"Facebook is already using face recognition technology, and its privacy policy is longer than the US Constitution. If I continue to use its newest sharing features, Facebook will eventually have access to my diet, my exercise habits, my love life, my family life, my media consumption and every place I’ve publicly been. Best of all: this wonderful information will finally be at the fingertips of major corporations."

---Take Shelter: a "perfect allegory for a panicky time"

---Jim Emerson's "Polanski's Chinatown: a dream analysis"

---Pumped Up Kicks/Dubstep"

---Neal Stephenson's "Innovation Starvation"

---"Teaching film should be just as important as teaching literature, languages, history, economics and science. Our children need to be powerful communicators with film"

---What Google knows:

"I know that Google knows, because I’ve looked it up, that on 30 April 2011 at 4.33 p.m. I was at Willesden Junction station, travelling west. It knows where I was, as it knows where I am now, because like many millions of others I have an Android-powered smartphone with Google’s location service turned on. If you use the full range of its products, Google knows the identity of everyone you communicate with by email, instant messaging and phone, with a master list – accessible only by you, and by Google – of the people you contact most. If you use its products, Google knows the content of your emails and voicemail messages (a feature of Google Voice is that it transcribes messages and emails them to you, storing the text on Google servers indefinitely). If you find Google products compelling – and their promise of access-anywhere, conflagration and laptop-theft-proof document creation makes them quite compelling – Google knows the content of every document you write or spreadsheet you fiddle or presentation you construct. If as many Google-enabled robotic devices get installed as Google hopes, Google may soon know the contents of your fridge, your heart rate when you’re exercising, the weather outside your front door, the pattern of electricity use in your home.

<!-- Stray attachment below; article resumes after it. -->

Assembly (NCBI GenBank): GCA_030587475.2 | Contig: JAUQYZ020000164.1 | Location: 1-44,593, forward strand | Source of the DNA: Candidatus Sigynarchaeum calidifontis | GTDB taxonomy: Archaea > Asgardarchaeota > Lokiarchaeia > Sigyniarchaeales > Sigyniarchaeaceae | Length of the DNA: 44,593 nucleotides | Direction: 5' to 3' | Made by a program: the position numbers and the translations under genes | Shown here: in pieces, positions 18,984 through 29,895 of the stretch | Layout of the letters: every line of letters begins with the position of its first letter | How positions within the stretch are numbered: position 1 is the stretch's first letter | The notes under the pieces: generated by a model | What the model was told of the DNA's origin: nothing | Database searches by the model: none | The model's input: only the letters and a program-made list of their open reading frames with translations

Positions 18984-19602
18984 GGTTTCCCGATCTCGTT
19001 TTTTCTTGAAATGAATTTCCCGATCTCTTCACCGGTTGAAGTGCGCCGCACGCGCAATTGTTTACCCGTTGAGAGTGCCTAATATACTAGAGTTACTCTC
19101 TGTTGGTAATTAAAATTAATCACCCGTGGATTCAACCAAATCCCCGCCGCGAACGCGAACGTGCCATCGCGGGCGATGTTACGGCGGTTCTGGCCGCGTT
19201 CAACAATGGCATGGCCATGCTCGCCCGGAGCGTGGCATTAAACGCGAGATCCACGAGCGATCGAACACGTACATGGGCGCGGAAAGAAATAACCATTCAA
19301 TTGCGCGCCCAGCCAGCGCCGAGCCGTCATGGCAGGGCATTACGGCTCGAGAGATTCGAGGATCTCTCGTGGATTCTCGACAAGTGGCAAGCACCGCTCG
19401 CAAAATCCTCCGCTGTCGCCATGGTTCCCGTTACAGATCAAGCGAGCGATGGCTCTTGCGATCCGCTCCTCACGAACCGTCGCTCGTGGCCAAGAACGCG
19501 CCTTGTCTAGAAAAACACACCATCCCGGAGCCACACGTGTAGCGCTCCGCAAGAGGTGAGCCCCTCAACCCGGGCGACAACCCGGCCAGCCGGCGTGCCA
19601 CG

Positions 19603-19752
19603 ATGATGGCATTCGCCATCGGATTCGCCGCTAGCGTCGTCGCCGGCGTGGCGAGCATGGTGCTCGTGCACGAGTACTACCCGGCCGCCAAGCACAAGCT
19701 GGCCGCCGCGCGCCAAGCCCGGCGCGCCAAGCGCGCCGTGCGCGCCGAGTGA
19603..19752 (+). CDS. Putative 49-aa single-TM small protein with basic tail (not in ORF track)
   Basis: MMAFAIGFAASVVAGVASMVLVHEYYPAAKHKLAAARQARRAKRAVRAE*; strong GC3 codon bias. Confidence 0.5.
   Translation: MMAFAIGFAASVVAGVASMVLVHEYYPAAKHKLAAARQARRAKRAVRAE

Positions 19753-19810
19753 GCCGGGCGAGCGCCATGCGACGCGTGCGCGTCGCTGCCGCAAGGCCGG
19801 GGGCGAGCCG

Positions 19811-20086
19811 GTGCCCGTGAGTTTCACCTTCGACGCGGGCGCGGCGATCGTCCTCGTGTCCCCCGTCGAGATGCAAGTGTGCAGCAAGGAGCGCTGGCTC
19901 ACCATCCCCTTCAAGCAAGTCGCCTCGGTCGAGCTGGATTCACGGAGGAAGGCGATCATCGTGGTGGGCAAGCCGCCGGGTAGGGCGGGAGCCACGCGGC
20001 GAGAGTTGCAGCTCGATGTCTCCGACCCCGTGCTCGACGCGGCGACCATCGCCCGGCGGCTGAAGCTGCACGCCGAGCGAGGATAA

Google knows or has sought to know, and may increasingly seek to know, your credit card numbers, your purchasing history, your date of birth, your medical history, your reading habits, your taste in music, your interest or otherwise (thanks to your searching habits) in the First Intifada or the career of Audrey Hepburn or flights to Mexico or interest-free loans, or whatever you idly speculate about at 3.45 on a Wednesday afternoon. Here’s something: if you have an Android phone, Google can guess your home address, since that’s where your phone tends to be at night. I don’t mean that in theory some rogue Google employee could hack into your phone to find out where you sleep; I mean that Google, as a system, explicitly deduces where you live and openly logs it as ‘home address’ in its location service, to put beside the ‘work address’ where you spend the majority of your daytime hours."

---"The Netflix of Terrorism"

---revisiting Lynch's Inland Empire

---"Distant Relatives: Psycho and Contagion"

---Radivojevic's "Nobody Can Predict the Moment of Revolution"

---John B. Judis' thoughts on why "our economic nightmare is just beginning":

"TODAY’S RECESSION does not merely resemble the Great Depression; it is, to a real extent, a recurrence of it. It has the same unique causes and the same initial trajectory. Both downturns were triggered by a financial crisis coming on top of, and then deepening, a slowdown in industrial production and employment that had begun earlier and that was caused in part by rapid technological innovation. The 1920s saw the spread of electrification in industry; the 1990s saw the triumph of computerization in manufacturing and services. The recessions in 1926 and 2001 were both followed by `jobless recoveries.'

In each case, the financial crisis generated an overhang of consumer and business debt that—along with growing unemployment and underemployment, and the failure of real wages to rise—reduced effective demand to the point where the economy, without extensive government intervention, spun into a downward spiral of joblessness. The accumulation of debt also undermined the use of monetary policy to revive the economy. Even zero-percent interest rates could not induce private investment.